What You Need to Know about Production Monitoring for 2020
If there’s one constant in today’s manufacturing world, it’s that customers expect more for less. These expectations usually include demands for better products, lower costs, improved quality, or quicker order fulfillment.
On the other side of this coin, top management constantly pressures factories to deliver quality products at lower costs. In 2020, managers will need to achieve all these results while maintaining worker safety and job satisfaction. One way to get ahead of these requirements is by using production monitoring.
The Future Arrives
To deal with many competing forces, the successful factory manager of 2020 must look to better, faster, and more meaningful factory information and data. Industry in 2020 must build on the principles of lean manufacturing, continuous improvements, and ERP. Production monitoring, smart factories, and Industry 4.0 are pointing the way.
Historically, production and operating data were collected manually, either by machine operators or by engineers walking the plant floor. With the advent of improved wireless sensors, the Internet, the cloud, and interconnected devices, the job of production monitoring was assumed by machine sensors linked through wireless networks to computers.
Examples abound. Companies such as Process Technologies Group (PTG) of Warrenville, Illinois, apply this technology to ensure quality products. PTG implemented inline monitoring to detect tiny defects in high-volume stamping operations. If QA inspections are done manually, the process is tedious and time-consuming. Using production monitoring, PTG achieved significant labor savings and improvements in cycle times.
Industry experience has shown that wireless performance monitoring improves overall factory results as reflected in indicators such as OEE (Overall Equipment Effectiveness). For example, Worximity incorporated its TileConnect and performance monitoring tools into a group of food companies’ processes to demonstrate the benefits of process monitoring. These companies saw improvements in both OEE and related cost savings.
Furthermore, according to a survey of 254 respondents conducted by engineering.com, “Operations that use analytics in conjunction with networked production monitoring are much more likely to report strong OEE than those with less developed monitoring strategies …” At the same time, the study revealed that the amount of data collected was sometimes overwhelming and cumbersome to manage. As a result, data use was sub-optimized, and although a great deal of value was produced, some valuable information was wasted.
Factory managers looking ahead to 2020 can anticipate new developments in AI (Artificial Intelligence), machine learning, improved sensors, optical systems, and deep-dive analytics. System implementation is only the beginning. Utilizing more advanced analytical techniques and sensors can unlock value from systems already in place.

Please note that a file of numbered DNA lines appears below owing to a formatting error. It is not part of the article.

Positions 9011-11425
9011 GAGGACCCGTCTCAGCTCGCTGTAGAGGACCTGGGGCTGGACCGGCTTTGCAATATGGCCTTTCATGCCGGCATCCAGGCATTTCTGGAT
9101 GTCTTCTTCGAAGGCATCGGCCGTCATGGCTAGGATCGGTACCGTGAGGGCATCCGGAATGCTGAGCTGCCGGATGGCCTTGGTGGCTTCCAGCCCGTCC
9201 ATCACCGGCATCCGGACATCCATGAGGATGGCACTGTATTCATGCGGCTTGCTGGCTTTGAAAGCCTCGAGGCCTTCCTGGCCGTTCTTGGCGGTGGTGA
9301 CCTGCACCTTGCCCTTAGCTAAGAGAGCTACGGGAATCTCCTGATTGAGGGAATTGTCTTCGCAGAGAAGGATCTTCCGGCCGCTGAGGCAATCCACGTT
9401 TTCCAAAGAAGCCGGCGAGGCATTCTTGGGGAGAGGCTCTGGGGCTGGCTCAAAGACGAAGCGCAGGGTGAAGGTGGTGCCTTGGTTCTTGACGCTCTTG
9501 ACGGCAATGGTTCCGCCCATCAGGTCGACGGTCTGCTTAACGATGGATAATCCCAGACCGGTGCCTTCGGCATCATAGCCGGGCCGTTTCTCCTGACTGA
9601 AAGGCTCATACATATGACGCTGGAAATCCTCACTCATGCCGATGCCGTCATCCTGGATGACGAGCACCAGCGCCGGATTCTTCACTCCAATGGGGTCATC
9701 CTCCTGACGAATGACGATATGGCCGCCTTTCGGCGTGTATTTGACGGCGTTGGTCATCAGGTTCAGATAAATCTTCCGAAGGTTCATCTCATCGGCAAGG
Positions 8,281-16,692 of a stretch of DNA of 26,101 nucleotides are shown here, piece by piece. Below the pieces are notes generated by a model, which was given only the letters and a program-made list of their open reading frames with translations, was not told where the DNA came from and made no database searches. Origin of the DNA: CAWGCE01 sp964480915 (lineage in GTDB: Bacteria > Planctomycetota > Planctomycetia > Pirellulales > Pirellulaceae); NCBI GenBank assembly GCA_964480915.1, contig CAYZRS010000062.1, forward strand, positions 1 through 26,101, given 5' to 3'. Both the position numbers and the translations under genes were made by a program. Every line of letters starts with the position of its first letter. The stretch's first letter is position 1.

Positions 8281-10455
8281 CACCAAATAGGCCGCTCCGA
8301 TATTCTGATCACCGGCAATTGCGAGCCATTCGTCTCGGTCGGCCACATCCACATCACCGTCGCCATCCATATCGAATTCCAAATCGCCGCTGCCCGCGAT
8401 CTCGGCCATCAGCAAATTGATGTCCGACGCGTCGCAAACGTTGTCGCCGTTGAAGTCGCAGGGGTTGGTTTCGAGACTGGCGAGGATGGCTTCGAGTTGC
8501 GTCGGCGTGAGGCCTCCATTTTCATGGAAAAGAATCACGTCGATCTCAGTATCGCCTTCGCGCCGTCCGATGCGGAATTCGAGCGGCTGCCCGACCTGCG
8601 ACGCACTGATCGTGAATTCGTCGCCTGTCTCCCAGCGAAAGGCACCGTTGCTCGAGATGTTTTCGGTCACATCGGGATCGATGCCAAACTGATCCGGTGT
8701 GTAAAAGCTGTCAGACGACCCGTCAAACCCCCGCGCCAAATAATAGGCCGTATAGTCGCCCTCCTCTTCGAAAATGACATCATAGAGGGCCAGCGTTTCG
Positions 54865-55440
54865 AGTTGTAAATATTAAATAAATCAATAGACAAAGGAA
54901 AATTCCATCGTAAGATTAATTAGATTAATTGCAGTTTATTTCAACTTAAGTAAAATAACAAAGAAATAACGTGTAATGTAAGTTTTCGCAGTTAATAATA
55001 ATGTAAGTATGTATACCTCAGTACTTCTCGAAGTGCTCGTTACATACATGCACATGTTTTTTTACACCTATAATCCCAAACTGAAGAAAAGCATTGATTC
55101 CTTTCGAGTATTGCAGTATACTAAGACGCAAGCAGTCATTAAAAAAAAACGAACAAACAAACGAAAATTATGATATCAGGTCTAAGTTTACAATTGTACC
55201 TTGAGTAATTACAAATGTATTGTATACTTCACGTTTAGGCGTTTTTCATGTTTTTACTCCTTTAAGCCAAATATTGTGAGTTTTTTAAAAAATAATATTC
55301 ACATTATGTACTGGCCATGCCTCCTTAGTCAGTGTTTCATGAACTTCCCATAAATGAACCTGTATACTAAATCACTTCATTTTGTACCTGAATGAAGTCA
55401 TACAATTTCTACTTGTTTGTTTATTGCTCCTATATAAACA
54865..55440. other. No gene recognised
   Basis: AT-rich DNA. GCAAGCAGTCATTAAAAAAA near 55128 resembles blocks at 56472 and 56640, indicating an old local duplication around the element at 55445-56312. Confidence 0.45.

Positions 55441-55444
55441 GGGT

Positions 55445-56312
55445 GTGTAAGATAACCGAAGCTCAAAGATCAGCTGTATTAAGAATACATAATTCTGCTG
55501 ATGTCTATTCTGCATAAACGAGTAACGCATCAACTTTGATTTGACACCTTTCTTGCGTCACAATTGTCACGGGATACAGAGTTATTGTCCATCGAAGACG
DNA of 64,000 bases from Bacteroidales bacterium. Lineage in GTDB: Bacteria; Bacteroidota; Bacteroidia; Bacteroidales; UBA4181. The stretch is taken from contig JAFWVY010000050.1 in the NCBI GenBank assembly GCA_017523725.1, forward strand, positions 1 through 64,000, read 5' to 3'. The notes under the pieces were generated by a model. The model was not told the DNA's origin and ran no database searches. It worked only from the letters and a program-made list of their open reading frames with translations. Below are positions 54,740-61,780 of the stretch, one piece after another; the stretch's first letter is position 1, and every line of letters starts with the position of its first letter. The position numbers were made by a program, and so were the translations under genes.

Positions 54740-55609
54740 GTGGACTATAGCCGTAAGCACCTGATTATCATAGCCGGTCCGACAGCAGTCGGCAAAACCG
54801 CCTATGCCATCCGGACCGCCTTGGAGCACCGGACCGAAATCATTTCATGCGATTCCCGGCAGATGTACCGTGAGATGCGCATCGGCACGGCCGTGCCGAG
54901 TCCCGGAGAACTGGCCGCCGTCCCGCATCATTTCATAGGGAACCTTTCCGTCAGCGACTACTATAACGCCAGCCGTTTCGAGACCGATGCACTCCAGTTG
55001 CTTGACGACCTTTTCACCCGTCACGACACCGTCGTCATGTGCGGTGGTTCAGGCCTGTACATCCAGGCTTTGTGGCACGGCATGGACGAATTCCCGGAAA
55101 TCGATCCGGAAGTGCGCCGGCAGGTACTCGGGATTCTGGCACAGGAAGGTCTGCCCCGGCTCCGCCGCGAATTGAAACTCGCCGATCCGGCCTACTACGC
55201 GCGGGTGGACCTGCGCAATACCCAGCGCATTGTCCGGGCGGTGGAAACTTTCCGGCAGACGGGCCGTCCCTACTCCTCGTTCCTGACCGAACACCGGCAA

For example, by developing predictive maintenance capabilities, companies can reduce machine downtimes. Machine sensors are available to record vast numbers of equipment operating characteristics. Conditions such as vibration, temperature, stresses, feeds, speeds, and torques can be collected and analyzed to anticipate impending machine failures. Preventative maintenance can be scheduled and unexpected breakdowns avoided using this data.
Machine learning (ML) is another system feature factory managers can turn to in 2020. Developed as a component of AI, machine learning uses inference, patterns, and its internal logic to create unique algorithms for problem-solving. These systems are designed to learn from “experience” (i.e., incoming data) and then use this learning to develop solutions unique to a specific customer. The internal “machine-learned” algorithms are then applied to incoming factory monitoring data, and reports are generated that guide production line decision-making.
Maintaining a safe working environment will also remain an important responsibility for every manager in 2020. Application development has reached the point that wearable wireless sensors capable of detecting unsafe working conditions can be implemented into a factory’s monitoring systems. Trip and fall detection, toxic fumes, temperature extremes, and other measures can all be integrated into factories’ monitoring design schemes in 2020.
Today, we are at the threshold of a new age in factory automation and management. Devices and systems have been developed to provide unheard-of amounts of high-quality information for today’s production manager. Stepping across that threshold should be on the agenda of every factory executive for 2020. Worximity, with our Smart Factory Analytics, TileConnect, and Performance Monitoring Tool suite, can be the monitoring solution that gets you to that goal.